If you would like more information on dental implants, please contact us or schedule an appointment for a consultation. You can also learn more about this topic by reading the Dear Doctor magazine article “Dental Implants & Smoking: What are the Risks?”
Are you ready to replace a missing tooth? Why not restore your entire tooth, including the roots, with dental implants? Our Hampton, NH, dentist, Dr. Harbpinder Shevchenko, explains how you can benefit from dental implants.
Implants replace your whole tooth
Other tooth restoration options only replace half of your tooth, the part you can see when you smile. Although replacing the visible part of your tooth is certainly important, building a new tooth from the roots up offers several important advantages, including:
- Stability: The dental implant that replaces your tooth roots actually becomes a permanent part of your jawbone. Implants are made of titanium, a metal that integrates with and bonds to your jawbone. It only takes a few months for bonding to occur. Once it does, your implant is as strong as the original root once was. Thanks to that stability, your new tooth won't slip when you enjoy a meal at our favorite Hampton restaurant.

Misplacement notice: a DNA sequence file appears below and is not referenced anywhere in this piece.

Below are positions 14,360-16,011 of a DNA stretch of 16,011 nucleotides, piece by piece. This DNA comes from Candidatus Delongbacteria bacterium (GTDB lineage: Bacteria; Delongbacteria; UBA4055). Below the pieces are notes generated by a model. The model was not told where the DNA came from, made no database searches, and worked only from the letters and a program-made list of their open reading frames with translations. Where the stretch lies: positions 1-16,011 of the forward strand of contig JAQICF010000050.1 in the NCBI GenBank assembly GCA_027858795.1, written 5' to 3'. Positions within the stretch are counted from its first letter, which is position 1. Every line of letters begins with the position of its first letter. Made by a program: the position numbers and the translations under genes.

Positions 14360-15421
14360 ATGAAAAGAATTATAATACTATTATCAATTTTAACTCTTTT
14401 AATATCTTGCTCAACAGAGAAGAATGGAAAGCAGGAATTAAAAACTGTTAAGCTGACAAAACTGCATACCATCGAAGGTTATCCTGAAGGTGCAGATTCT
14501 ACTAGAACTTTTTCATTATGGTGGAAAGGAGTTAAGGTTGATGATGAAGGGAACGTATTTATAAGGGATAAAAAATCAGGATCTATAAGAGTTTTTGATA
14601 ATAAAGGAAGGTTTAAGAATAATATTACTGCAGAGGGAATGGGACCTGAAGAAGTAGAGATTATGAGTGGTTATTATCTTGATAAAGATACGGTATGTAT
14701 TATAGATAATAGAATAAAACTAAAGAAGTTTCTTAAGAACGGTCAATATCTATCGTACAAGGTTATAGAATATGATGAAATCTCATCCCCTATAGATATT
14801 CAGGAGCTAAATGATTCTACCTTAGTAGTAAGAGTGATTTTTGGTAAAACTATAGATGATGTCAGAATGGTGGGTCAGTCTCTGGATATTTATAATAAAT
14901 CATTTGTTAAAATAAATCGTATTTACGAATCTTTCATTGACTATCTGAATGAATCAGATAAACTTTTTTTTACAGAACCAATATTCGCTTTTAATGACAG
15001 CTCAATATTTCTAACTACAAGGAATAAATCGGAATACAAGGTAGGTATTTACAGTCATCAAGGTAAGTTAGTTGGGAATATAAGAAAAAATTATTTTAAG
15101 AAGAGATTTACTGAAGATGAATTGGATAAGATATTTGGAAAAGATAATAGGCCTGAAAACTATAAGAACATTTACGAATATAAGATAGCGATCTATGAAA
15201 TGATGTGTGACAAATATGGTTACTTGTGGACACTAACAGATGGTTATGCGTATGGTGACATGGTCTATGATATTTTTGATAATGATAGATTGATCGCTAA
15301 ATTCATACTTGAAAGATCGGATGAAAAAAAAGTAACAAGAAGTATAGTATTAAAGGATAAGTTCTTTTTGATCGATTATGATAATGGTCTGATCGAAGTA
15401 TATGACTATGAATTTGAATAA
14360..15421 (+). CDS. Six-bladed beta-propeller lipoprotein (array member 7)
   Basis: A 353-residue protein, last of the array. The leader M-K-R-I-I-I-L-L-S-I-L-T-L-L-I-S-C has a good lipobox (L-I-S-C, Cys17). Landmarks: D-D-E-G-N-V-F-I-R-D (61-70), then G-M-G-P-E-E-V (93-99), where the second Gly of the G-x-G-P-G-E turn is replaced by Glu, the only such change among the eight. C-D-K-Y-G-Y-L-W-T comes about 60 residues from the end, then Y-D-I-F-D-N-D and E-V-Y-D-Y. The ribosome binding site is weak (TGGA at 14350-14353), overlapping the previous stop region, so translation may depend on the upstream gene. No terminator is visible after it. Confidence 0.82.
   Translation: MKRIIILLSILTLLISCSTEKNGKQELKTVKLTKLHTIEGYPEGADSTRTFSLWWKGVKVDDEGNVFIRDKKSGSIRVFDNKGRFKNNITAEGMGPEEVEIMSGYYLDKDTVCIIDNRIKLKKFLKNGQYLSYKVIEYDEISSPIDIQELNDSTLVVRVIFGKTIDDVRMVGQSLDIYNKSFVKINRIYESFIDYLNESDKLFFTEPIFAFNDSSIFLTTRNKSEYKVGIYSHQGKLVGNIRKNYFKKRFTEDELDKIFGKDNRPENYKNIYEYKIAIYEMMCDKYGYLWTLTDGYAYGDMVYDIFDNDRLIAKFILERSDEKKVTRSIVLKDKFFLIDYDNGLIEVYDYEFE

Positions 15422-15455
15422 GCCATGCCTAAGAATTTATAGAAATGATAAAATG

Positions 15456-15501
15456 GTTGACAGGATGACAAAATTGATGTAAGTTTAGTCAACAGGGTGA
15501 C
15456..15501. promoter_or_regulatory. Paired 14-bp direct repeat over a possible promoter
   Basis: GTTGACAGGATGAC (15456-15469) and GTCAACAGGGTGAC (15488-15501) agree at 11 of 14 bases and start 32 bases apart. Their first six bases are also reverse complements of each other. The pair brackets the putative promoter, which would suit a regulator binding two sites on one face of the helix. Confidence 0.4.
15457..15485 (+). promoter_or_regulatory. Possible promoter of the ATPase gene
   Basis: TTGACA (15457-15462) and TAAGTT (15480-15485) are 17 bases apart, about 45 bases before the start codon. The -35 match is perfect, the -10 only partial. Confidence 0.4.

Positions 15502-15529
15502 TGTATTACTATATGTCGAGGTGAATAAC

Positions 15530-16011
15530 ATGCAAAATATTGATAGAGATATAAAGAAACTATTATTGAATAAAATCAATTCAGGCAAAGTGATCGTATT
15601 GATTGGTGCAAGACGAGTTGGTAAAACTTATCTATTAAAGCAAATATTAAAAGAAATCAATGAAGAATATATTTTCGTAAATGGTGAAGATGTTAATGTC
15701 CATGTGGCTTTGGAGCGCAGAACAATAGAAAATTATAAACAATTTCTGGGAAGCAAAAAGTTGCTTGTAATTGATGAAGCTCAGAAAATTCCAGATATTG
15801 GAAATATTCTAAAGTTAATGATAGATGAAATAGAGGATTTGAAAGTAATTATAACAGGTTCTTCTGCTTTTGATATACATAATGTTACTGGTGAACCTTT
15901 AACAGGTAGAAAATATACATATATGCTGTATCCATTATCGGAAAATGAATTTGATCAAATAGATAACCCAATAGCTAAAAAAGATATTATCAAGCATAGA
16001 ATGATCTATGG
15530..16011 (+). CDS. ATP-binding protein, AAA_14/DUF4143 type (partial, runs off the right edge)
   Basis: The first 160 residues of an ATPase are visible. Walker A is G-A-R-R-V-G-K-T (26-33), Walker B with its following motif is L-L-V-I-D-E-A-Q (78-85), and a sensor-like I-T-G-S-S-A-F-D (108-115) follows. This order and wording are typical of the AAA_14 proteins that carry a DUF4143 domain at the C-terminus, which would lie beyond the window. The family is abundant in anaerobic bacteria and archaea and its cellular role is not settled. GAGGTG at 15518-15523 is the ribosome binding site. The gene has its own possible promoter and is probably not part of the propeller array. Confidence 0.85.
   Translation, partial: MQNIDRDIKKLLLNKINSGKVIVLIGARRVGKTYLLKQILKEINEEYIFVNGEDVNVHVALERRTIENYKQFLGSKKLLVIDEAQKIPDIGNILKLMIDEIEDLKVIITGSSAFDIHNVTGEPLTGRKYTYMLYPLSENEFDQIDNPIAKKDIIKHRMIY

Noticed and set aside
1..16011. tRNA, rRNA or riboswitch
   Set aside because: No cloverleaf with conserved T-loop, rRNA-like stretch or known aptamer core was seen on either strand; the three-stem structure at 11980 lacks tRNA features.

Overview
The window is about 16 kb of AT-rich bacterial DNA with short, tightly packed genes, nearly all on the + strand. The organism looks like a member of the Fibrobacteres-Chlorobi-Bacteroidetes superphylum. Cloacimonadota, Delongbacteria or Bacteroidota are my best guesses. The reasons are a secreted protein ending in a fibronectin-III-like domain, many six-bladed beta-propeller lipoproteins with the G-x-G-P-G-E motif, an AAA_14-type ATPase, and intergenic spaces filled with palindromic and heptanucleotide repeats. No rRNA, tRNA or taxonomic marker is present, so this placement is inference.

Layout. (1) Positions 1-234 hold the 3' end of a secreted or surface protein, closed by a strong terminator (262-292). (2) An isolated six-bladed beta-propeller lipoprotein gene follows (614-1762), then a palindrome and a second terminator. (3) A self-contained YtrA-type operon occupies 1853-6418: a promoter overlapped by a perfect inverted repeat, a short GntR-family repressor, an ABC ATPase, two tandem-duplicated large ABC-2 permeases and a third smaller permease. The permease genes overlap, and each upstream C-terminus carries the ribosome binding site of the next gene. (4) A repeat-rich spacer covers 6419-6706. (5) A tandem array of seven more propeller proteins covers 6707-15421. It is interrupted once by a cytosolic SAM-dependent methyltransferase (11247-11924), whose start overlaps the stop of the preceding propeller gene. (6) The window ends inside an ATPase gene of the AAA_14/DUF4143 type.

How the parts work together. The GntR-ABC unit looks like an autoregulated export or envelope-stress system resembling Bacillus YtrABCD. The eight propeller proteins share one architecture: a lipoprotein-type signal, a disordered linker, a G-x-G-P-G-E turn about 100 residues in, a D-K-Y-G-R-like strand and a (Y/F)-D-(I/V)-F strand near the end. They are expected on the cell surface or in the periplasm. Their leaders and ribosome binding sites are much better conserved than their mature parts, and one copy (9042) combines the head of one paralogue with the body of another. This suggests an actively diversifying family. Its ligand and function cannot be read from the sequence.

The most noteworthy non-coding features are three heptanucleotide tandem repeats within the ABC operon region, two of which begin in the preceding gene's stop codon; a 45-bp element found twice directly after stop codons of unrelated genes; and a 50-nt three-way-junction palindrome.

- Natural Appearance: A dental crown added to the top of your dental implant improves the appearance of your smile and also makes it possible to chew easily. Your new tooth fills the gap in your smile, preventing unsightly overlapping or crooked teeth, a problem that can occur after tooth loss.
- A Permanent Solution: Because your implant bonds to your jawbone, it will probably never need to be replaced. Brushing and flossing your new tooth daily will help prevent infections that could threaten the implant.
- Reduced Risk of Cavities: When your teeth overlap, it's difficult to remove plaque from the tight spaces. Eventually, cavities can occur due to the plaque buildup. Dental implants keep your teeth straight, which reduces your risk of tooth decay.
- Excellent Biting Power: Because your implant acts as an artificial root, your biting power isn't affected when you choose an implant or implant-supported dentures.
- A Stronger Jawbone: Your roots not only keep your teeth securely in place but also prevent your jawbone from weakening. After you lose a tooth, your jawbone may eventually begin to weaken. If that happens, some of your teeth may loosen, and you might notice that your lower face has begun to sag. Thanks to the constant pressure provided by your tooth roots, jawbone changes won't be a problem.
Keep your smile full and bright with dental implants. Call our Hampton, NH, dentist, Dr. Shevchenko, at (603) 926-8827 to schedule your appointment.